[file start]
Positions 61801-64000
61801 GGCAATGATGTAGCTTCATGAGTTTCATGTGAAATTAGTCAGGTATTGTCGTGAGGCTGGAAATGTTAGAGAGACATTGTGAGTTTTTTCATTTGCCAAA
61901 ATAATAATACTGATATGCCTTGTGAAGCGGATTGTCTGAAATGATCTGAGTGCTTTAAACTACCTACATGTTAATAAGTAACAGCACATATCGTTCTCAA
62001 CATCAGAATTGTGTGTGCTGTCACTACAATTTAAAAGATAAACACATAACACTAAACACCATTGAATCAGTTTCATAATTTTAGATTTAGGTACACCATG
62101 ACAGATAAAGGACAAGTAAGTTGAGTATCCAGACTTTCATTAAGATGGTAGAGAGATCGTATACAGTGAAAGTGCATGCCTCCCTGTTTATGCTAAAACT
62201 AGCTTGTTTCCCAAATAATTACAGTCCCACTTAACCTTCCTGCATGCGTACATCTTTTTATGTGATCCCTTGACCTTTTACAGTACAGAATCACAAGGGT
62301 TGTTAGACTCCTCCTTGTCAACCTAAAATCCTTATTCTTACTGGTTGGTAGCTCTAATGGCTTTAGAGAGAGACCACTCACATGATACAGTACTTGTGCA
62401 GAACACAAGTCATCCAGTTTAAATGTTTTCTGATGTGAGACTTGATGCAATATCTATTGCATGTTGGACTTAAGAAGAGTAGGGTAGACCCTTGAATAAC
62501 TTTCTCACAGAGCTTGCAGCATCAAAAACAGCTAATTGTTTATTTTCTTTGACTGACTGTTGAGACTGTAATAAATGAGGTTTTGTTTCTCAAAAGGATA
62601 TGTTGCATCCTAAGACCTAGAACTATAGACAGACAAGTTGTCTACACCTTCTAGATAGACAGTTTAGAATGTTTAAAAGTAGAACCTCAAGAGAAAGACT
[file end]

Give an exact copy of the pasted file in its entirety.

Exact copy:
Positions 61801-64000
61801 GGCAATGATGTAGCTTCATGAGTTTCATGTGAAATTAGTCAGGTATTGTCGTGAGGCTGGAAATGTTAGAGAGACATTGTGAGTTTTTTCATTTGCCAAA
61901 ATAATAATACTGATATGCCTTGTGAAGCGGATTGTCTGAAATGATCTGAGTGCTTTAAACTACCTACATGTTAATAAGTAACAGCACATATCGTTCTCAA
62001 CATCAGAATTGTGTGTGCTGTCACTACAATTTAAAAGATAAACACATAACACTAAACACCATTGAATCAGTTTCATAATTTTAGATTTAGGTACACCATG
62101 ACAGATAAAGGACAAGTAAGTTGAGTATCCAGACTTTCATTAAGATGGTAGAGAGATCGTATACAGTGAAAGTGCATGCCTCCCTGTTTATGCTAAAACT
62201 AGCTTGTTTCCCAAATAATTACAGTCCCACTTAACCTTCCTGCATGCGTACATCTTTTTATGTGATCCCTTGACCTTTTACAGTACAGAATCACAAGGGT
62301 TGTTAGACTCCTCCTTGTCAACCTAAAATCCTTATTCTTACTGGTTGGTAGCTCTAATGGCTTTAGAGAGAGACCACTCACATGATACAGTACTTGTGCA
62401 GAACACAAGTCATCCAGTTTAAATGTTTTCTGATGTGAGACTTGATGCAATATCTATTGCATGTTGGACTTAAGAAGAGTAGGGTAGACCCTTGAATAAC
62501 TTTCTCACAGAGCTTGCAGCATCAAAAACAGCTAATTGTTTATTTTCTTTGACTGACTGTTGAGACTGTAATAAATGAGGTTTTGTTTCTCAAAAGGATA
62601 TGTTGCATCCTAAGACCTAGAACTATAGACAGACAAGTTGTCTACACCTTCTAGATAGACAGTTTAGAATGTTTAAAAGTAGAACCTCAAGAGAAAGACT